PW loaders were not designed as resizing machines and prefer brass bases to steel ones. A 12 gauge hull with base diameter after firing of greater than ".810 inches will be hard to stuff into the die and tough to get out. Forcing them out at the end will cause the whole loader to shake if it's not firmly bolted to a heavy bench with a thick top.

I've found that when I run brass based hulls, some of them POP into the sizing dies and bounce the turret and anything in it. This has caused some shot to bounce out of the uncrimped hulls. The same thing sometimes happens if I try to run a hull that's too tight a fit for the sizing ring in the dies.

I think you can address your problem (if you're loading 12 gauge steel base hulls) by investing in a Mec "SuperSizer" and resizing your hulls to .806"-.807" before you run them through the loader. It's easier on the press and the loading goes smoother as well.

Keller
 

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When I first got mine it was doing the same thing. After I polished the inside of the resizers with a honing material it quit, just the ledge obviously. This takes off a minimal amount of material and allows the brass to slide out easier. It is chromed so use your own judgment on how much to polish but you can get aggressive as it is chrome. I used a drill and a home made polishing swab, going from medium to fine metal polish.

PW's are great for you fixing what the factory should have taken care of.
 

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Fellows, THATIS WHY THEY MAKE A BRUSH HOLDER FOR PW.it will clean the dies all the time you are loading.I use a 10 guage brush in mine instead of a 12 and I also wrap it with gause so I can put a light coating of oil on it once in a while. Some of my shells fall out on the last station before the punch hits them. You can make a brush holder if you want to by taking a piece of steel straping and bending it in an L,drill a hole in it and put a brush in it with a nut on top.Make sure it is long enough to clean the bottom of the die.I used a self tapping skrew to mount it to the loader and it cleans the die on the down stroke every time I pull yhe handel down.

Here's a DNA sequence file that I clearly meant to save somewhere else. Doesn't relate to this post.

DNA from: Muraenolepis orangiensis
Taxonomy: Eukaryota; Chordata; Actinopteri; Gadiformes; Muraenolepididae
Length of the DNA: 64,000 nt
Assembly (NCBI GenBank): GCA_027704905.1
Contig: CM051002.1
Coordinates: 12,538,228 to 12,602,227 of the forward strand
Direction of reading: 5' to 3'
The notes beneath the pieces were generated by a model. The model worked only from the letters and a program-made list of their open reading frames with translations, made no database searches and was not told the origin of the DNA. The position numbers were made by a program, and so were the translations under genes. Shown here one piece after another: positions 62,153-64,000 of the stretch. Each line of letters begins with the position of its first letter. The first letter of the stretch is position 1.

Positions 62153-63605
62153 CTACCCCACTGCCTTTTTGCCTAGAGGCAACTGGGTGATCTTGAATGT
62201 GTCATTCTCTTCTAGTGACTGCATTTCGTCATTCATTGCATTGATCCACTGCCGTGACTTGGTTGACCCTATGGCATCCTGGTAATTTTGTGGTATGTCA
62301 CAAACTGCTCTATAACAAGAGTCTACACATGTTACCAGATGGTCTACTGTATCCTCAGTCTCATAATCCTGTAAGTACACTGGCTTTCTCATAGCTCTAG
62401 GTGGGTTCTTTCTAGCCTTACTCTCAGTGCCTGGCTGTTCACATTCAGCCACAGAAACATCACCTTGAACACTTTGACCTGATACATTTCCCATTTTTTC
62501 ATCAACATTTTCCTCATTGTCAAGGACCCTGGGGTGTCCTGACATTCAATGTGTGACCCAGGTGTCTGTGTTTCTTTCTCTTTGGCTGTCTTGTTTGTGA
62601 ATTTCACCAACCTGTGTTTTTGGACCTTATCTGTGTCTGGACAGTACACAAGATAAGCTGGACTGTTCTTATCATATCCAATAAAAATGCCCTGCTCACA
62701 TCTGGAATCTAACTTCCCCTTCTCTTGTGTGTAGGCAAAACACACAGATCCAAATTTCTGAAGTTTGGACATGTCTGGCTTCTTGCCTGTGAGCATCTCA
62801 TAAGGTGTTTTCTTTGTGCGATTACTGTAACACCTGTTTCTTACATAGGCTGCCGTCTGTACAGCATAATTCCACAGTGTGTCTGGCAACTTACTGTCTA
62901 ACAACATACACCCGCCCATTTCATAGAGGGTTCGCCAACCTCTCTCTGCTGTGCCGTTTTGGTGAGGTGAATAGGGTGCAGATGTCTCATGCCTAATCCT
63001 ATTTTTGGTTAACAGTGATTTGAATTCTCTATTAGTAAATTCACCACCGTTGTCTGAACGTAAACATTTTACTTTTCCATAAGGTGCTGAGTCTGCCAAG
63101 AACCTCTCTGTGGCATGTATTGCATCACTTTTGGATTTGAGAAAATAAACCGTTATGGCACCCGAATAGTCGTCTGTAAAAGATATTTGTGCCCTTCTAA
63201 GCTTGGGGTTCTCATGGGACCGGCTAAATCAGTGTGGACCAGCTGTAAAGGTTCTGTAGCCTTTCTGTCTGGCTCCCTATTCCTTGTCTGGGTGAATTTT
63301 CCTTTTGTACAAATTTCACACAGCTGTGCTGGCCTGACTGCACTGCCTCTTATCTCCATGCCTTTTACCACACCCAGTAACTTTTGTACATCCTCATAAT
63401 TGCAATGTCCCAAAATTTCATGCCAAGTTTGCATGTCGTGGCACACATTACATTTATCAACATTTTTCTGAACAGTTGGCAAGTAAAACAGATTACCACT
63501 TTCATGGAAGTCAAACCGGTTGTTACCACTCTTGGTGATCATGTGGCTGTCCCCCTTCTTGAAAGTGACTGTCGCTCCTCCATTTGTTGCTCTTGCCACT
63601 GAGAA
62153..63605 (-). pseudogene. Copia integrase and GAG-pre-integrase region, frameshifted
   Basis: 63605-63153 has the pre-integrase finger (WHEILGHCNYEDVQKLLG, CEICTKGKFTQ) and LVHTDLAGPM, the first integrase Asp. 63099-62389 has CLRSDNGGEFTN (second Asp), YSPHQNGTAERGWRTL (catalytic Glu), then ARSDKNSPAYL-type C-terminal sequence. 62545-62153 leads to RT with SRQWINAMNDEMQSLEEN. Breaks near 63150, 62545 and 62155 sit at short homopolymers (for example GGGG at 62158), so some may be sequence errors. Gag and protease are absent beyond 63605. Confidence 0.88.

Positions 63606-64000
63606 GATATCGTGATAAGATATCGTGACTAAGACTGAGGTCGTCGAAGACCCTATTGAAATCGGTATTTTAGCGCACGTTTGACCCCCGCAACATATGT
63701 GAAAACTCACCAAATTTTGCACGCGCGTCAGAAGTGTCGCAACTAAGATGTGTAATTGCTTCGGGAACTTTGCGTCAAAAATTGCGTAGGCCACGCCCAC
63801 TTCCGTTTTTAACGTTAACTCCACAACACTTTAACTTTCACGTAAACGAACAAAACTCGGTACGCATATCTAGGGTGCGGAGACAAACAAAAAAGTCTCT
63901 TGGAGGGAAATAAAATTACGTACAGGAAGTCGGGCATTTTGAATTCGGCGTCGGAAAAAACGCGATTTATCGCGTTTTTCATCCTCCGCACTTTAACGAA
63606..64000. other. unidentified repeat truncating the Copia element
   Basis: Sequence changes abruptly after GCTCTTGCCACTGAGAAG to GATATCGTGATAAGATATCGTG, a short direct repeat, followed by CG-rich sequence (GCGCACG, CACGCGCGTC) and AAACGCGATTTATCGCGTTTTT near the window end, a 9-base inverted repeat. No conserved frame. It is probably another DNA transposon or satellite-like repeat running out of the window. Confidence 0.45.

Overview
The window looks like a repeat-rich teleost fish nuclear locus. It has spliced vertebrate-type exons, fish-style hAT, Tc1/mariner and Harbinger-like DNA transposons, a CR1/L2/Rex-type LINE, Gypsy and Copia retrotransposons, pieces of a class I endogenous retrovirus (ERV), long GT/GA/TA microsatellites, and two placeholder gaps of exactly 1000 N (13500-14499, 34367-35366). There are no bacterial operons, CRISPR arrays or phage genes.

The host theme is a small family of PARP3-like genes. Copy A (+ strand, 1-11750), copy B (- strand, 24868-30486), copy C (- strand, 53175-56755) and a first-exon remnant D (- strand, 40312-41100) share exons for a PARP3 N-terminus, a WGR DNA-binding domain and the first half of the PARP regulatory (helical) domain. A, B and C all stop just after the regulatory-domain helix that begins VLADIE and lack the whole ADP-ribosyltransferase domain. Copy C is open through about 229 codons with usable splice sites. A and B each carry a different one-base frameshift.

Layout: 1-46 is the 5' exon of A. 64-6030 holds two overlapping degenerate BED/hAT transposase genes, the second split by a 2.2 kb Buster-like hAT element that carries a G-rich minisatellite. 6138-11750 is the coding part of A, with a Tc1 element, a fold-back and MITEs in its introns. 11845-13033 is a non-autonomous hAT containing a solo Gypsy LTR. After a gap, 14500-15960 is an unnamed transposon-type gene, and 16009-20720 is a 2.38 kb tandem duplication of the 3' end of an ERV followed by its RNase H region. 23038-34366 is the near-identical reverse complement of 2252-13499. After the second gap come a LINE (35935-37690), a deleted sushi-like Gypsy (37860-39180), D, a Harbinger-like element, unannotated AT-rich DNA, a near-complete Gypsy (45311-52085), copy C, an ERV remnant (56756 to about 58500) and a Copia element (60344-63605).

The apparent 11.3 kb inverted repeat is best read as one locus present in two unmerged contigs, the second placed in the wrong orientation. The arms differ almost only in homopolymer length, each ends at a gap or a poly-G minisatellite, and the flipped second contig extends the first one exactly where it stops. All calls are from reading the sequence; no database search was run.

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Limpy100 : I think it is the roughness of the sizers that causes it not a build up. Keeping them clean would help but if you polish them you would not have to worry about keeping them clean.

CM
 

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I've never had a die (sizer) get dirty enough to cause hull fit problems. What kinds of hulls do you guys load?

There are only 2 things that account for tight hulls in my 900s...<UL><LI>bases (mostly steel) that have expanded beyond .809"-.810" at the upper edge in a gun with a big chamber; they are only tight in the sizing ring<LI>AA hulls that have seen more than 4 reloads; some expand around the middle above the base and get snug in my dies. Then it's time to pitch them.</UL>

Keller
 

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Claymuncher; The dies can be smothed out with a brake hone. They have a flexable shaft and fit down in them on number 1 station.After honning clean and lube lightly.Don't run your drill to fast when honning.
 

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Claymuncher; The dies can be smothed out with a brake hone. They have a flexable shaft and fit down in them on number 1 station.After honning clean and lube lightly.Don't run your drill to fast when honning.
 

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Spray the BRASS on 10-12 clean hulls all lined up with WD-40 or Rem Oil and load them.

This will certainly tell you if it's the sizing of the brass.

I have NEVER had a problem like this in over 30 years.

Chances are the hull could have been shot in a larger diameter chamber gun...

WW